Take the 2-minute tour ×
Mathematics Stack Exchange is a question and answer site for people studying math at any level and professionals in related fields. It's 100% free, no registration required.

Let $\mathcal{L}(X)$ be the algebra of all bounded linear operators from $X$ to $X$ for Banach space $X$.

I need to show that $\mathcal{L}(\ell_p \oplus \ell_q)$ for $p \neq q$ contains at least two nontrivial closed two-sided ideals.

share|improve this question
add comment

1 Answer 1

up vote 5 down vote accepted

On every infinite-dimensional Banach space $X$ the compact operators and the strictly singular operators are closed ideals of $\mathcal{L}(X)$. In the present case these are distinct ideals since every operator $\ell^p \to \ell^q$ for $p \lt q$ is strictly singular by a corollary of Pitt's theorem, but e.g. the inclusion is not compact. So there's an easy answer, but maybe these ideals are considered "trivial".

In section 5 of Commutators on $\ell_\infty$, Dosev and Johnson point out that there's a candidate for a maximal ideal on every infinite dimensional Banach space $X$: Say the identity $I$ factors through $T \colon X \to X$ if there are $A$ and $B$ such that $ATB = I$. Define $$\mathfrak{m} = \{M \in \mathcal{L}(X) \mid \text{the identity does not factor through } T\}$$ then clearly $TM, MT \in \mathfrak{m}$ for all $M \in \mathfrak{m}$ and $T \in \mathcal{L}(X)$. So this is an ideal if it is closed under addition: $\mathfrak{m} + \mathfrak{m} \subseteq \mathfrak{m}$ and in that case it is the maximal ideal and hence it is closed. On the Banach spaces $c_0, \ell_p, L_p$ with $1 \lt p \lt \infty$ it can be shown that $\mathfrak{m}$ actually is an ideal.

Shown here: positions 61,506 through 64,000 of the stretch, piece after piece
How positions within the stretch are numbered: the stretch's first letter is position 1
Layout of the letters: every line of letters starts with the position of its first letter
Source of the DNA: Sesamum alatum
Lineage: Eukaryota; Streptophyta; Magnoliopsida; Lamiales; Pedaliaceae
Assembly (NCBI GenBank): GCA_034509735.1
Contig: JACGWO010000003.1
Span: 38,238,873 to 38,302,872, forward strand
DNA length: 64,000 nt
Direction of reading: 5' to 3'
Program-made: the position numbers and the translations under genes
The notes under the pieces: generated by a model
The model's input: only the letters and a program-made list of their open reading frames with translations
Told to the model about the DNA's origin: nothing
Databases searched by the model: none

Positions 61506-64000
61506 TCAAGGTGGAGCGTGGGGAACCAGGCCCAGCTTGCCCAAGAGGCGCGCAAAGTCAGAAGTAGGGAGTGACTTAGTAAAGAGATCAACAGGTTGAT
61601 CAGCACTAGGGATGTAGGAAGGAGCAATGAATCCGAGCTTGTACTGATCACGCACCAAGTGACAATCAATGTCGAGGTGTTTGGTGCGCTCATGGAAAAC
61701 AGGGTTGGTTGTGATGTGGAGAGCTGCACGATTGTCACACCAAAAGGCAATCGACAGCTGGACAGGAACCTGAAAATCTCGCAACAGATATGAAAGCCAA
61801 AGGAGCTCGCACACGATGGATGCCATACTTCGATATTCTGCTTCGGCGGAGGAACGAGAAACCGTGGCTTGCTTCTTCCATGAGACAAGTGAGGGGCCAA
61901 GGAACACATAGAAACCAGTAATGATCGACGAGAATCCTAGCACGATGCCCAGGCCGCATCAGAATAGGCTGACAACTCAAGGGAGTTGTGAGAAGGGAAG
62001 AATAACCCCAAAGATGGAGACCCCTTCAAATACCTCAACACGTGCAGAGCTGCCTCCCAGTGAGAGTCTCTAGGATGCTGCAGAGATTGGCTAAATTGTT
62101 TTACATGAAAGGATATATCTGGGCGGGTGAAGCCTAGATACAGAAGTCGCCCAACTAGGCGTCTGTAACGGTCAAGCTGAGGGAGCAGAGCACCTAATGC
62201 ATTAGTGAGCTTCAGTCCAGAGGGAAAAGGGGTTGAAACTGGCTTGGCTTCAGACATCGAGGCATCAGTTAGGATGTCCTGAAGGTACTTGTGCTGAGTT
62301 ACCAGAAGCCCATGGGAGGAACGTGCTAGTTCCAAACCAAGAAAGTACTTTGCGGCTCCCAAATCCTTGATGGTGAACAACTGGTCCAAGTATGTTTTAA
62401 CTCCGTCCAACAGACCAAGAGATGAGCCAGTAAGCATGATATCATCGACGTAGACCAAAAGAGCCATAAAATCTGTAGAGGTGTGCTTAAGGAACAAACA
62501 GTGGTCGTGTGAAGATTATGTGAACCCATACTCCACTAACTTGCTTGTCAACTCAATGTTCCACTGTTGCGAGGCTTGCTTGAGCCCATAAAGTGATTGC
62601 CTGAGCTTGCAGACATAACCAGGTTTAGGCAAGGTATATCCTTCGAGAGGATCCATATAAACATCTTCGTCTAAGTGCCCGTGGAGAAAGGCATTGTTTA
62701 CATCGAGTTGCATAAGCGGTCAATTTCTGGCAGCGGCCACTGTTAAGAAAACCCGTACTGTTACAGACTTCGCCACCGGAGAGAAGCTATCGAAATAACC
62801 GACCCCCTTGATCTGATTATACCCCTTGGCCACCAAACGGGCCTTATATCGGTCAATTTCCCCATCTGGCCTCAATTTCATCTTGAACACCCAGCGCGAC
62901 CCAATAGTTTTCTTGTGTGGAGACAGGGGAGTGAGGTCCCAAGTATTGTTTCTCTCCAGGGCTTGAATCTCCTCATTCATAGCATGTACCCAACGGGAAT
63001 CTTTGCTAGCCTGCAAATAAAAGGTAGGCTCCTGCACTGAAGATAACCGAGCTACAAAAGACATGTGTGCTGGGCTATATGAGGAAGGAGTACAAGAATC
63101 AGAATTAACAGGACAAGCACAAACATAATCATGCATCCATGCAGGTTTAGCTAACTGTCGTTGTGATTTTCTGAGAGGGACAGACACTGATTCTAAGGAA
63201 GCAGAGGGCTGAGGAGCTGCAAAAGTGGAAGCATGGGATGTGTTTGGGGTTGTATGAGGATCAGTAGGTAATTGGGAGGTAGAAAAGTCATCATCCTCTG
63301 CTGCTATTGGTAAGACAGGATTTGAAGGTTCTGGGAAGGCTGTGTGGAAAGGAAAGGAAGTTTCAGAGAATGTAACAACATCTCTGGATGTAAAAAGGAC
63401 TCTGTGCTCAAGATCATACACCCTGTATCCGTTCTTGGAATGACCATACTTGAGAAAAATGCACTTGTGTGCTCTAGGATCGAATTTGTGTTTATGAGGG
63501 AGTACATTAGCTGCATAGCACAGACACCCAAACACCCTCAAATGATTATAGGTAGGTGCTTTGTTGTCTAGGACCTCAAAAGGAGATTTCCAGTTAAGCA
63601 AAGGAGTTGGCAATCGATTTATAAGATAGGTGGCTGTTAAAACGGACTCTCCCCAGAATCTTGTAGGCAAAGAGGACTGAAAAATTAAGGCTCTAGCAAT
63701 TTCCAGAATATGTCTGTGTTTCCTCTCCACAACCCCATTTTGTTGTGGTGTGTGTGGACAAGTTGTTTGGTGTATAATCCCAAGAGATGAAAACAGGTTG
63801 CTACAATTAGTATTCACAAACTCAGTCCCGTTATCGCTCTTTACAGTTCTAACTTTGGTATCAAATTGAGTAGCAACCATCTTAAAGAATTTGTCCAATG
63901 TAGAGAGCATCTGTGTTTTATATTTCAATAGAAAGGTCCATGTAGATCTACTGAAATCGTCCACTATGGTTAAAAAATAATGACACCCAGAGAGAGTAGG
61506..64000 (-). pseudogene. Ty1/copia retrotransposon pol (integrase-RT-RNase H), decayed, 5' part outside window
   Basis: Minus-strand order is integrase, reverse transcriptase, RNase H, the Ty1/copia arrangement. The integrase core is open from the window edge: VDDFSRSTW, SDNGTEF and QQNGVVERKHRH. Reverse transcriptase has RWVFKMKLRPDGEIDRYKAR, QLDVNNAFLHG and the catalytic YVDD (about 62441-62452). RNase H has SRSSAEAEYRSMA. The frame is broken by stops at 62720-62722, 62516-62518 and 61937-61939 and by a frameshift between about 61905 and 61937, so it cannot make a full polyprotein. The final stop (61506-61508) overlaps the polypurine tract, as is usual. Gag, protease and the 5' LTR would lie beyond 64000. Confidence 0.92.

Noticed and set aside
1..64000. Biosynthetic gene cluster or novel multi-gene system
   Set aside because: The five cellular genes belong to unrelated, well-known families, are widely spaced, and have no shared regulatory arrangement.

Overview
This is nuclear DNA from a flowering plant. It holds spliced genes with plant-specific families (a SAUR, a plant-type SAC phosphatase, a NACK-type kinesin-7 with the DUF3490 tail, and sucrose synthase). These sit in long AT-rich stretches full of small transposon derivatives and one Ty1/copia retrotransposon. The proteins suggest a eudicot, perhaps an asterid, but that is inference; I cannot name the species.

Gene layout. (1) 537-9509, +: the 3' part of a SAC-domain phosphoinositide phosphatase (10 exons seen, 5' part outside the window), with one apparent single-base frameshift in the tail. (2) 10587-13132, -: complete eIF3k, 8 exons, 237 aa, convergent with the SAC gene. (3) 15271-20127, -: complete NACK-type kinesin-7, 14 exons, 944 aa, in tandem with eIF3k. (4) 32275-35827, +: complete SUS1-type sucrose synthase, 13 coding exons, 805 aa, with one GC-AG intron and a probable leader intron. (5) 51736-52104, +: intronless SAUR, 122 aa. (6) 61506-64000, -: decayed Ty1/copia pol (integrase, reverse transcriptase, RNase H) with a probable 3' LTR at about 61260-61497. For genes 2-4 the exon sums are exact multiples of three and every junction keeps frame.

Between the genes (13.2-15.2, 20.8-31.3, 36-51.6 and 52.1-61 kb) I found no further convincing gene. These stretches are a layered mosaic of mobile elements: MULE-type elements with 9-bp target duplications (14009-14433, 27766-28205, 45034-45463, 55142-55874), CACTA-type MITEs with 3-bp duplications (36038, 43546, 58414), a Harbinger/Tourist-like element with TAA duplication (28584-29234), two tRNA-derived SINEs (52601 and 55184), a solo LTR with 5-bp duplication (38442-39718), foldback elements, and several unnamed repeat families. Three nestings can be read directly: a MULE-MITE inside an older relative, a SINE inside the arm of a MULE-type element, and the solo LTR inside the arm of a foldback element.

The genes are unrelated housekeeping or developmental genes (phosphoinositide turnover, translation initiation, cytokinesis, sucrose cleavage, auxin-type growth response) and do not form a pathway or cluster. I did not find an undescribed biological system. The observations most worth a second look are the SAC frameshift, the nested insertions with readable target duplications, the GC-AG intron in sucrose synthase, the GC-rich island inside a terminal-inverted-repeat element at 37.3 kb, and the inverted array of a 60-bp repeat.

Unfortunately, in the case $X = \ell^p \oplus \ell^q$ it turns out that $\mathfrak{m}$ is not closed under addition.

However, there is a variant of this idea that works: Let $\mathfrak{m}_p$ be the set of operators $M$ that can be written as $M = AB$ with $B \colon X \to \ell_p$ and $A\colon \ell_p \to X$. Again, it is clear that $TM,MT \in \mathfrak{m}_p$ whenever $T \in \mathcal{L}(X)$ and $M \in \mathfrak{m}_p$ and it an be shown that for $X = \ell_p \oplus \ell_q$ with $p \neq q$ is closed under addition, so $\mathfrak{m}_p$ an ideal. Now $\mathfrak{m}_p$ is not closed, but its closure $\mathfrak{a}_p$ is an ideal. It is a theorem of H. Porta, Factorable and strictly singular operators, Studia Math. 37 (1971) 237–243, that $\mathfrak{a}_p$ and $\mathfrak{a}_q$ are the only two maximal ideals of $\mathcal{L}(X)$ and that $\mathfrak{a}_p \cap \mathfrak{a}_q$ consists precisely of the strictly singular operators.

share|improve this answer
add comment

Your Answer

 
discard

By posting your answer, you agree to the privacy policy and terms of service.

Not the answer you're looking for? Browse other questions tagged or ask your own question.